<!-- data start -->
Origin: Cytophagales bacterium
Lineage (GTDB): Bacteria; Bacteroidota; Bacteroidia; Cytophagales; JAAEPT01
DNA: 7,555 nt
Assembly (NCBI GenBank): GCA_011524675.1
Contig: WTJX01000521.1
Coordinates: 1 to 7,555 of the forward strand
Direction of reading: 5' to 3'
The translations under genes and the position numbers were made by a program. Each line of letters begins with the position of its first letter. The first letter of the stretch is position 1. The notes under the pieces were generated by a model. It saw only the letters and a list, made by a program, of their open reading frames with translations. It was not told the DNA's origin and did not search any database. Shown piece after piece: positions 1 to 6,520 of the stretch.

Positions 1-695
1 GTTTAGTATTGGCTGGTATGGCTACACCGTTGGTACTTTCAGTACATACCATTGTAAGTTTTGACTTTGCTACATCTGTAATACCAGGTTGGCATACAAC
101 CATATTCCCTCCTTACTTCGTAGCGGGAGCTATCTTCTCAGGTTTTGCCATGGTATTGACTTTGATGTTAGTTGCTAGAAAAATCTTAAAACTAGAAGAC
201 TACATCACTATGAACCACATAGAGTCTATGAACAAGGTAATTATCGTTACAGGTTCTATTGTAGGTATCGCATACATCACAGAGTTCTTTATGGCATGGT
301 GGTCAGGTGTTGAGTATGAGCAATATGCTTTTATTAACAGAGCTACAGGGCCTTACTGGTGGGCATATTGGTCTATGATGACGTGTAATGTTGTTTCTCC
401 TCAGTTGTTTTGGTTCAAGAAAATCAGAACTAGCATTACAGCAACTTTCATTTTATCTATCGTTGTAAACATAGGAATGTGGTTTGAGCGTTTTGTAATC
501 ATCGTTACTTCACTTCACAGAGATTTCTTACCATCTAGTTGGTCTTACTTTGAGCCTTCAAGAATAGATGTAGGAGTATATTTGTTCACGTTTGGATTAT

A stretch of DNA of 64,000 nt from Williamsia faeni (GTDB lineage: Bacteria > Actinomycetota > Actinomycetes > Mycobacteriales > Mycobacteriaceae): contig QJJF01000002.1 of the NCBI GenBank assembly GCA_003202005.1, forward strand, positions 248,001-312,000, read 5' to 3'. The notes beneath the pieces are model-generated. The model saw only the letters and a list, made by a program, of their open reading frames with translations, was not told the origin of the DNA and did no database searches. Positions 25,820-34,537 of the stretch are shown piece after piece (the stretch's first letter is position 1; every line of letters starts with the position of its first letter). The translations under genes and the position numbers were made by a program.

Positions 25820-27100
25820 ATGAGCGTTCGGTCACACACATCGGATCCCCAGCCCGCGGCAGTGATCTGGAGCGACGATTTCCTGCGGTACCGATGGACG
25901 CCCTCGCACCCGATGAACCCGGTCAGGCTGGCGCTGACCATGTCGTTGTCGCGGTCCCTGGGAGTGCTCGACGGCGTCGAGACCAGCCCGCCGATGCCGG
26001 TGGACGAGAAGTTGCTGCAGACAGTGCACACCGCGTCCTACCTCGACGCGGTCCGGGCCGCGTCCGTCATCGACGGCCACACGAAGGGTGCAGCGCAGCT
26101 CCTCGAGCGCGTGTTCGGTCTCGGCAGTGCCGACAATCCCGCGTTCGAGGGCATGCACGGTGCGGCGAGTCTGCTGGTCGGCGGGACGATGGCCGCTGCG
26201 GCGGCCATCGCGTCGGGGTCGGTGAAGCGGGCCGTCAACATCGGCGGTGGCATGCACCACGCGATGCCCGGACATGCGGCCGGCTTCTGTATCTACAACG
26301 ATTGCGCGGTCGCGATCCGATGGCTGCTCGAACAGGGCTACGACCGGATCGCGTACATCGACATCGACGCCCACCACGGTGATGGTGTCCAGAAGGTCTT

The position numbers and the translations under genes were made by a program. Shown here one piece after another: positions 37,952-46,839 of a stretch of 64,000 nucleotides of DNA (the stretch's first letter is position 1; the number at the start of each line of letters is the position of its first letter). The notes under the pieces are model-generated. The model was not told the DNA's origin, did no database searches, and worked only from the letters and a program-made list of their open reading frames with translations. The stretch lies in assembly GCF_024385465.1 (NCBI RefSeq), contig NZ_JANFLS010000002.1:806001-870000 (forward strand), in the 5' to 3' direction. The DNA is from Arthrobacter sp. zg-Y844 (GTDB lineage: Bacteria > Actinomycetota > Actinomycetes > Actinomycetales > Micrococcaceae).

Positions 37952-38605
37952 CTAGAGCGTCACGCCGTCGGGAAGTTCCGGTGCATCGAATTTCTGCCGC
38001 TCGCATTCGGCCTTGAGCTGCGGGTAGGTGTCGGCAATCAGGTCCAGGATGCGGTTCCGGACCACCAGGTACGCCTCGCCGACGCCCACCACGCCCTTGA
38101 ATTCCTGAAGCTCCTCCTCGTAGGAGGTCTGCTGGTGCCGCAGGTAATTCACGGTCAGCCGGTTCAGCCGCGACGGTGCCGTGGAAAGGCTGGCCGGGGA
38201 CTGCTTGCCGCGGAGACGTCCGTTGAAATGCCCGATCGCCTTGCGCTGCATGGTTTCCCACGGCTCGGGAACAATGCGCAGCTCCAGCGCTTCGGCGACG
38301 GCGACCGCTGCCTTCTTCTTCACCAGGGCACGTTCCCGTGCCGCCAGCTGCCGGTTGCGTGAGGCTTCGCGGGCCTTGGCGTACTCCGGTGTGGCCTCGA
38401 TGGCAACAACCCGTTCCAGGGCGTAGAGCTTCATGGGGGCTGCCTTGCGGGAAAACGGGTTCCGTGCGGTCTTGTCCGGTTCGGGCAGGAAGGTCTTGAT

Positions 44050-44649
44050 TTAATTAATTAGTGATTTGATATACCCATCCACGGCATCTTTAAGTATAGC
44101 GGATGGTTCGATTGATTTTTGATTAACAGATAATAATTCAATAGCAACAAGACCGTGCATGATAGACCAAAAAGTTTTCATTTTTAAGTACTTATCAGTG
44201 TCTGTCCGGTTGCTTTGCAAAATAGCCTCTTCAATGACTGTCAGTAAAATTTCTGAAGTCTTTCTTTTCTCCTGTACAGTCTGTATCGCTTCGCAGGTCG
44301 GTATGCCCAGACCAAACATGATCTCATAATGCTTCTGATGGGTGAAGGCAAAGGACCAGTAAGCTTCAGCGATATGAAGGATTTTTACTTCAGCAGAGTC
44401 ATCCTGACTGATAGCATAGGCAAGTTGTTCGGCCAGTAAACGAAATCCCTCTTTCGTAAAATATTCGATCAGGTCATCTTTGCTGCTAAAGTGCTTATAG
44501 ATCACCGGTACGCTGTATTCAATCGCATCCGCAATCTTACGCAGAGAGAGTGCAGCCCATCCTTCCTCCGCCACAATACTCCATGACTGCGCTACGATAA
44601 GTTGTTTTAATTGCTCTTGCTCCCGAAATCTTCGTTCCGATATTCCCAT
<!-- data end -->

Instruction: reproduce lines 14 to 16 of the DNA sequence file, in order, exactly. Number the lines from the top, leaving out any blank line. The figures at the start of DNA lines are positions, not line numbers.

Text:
401 TCAGTTGTTTTGGTTCAAGAAAATCAGAACTAGCATTACAGCAACTTTCATTTTATCTATCGTTGTAAACATAGGAATGTGGTTTGAGCGTTTTGTAATC
501 ATCGTTACTTCACTTCACAGAGATTTCTTACCATCTAGTTGGTCTTACTTTGAGCCTTCAAGAATAGATGTAGGAGTATATTTGTTCACGTTTGGATTAT

A stretch of DNA of 64,000 nt from Williamsia faeni (GTDB lineage: Bacteria > Actinomycetota > Actinomycetes > Mycobacteriales > Mycobacteriaceae): contig QJJF01000002.1 of the NCBI GenBank assembly GCA_003202005.1, forward strand, positions 248,001-312,000, read 5' to 3'. The notes beneath the pieces are model-generated. The model saw only the letters and a list, made by a program, of their open reading frames with translations, was not told the origin of the DNA and did no database searches. Positions 25,820-34,537 of the stretch are shown piece after piece (the stretch's first letter is position 1; every line of letters starts with the position of its first letter). The translations under genes and the position numbers were made by a program.